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For the first time in Colombia’s history, a Black woman is close to the top of the executive branch.
Francia Márquez, an environmental activist from the mountainous department of Cauca in southwestern Colombia, has become a national phenomenon, mobilizing decades of voter frustration, and becoming the country’s first Black vice president on Sunday, as the running mate to Gustavo Petro.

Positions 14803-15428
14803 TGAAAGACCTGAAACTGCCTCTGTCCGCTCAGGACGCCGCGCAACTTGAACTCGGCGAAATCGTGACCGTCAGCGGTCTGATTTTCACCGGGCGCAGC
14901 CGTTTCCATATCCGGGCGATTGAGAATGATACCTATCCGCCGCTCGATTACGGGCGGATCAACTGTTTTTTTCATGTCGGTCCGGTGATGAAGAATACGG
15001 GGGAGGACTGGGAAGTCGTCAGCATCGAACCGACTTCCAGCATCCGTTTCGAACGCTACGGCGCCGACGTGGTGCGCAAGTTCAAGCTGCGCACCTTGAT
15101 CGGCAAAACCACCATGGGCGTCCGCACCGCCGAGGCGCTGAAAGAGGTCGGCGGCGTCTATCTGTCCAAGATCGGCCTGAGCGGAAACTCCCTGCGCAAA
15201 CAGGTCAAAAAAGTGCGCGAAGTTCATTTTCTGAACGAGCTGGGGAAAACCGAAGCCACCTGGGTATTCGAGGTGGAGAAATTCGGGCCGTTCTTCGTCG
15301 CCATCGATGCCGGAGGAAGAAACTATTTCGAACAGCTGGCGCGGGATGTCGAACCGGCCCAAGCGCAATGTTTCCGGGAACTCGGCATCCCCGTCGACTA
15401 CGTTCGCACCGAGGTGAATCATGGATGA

The Petro-Márquez ticket won Sunday’s runoff election, according to preliminary results. Mr. Petro, a former rebel and longtime legislator, will become the country’s first leftist president.
The rise of Ms. Márquez is significant not only because she is Black in a nation where Afro-Colombians are regularly subject to racism and must contend with structural barriers, but because she comes from poverty in a country where economic class so often defines a person’s place in society. Most recent former presidents were educated abroad and are connected to the country’s powerful families and kingmakers.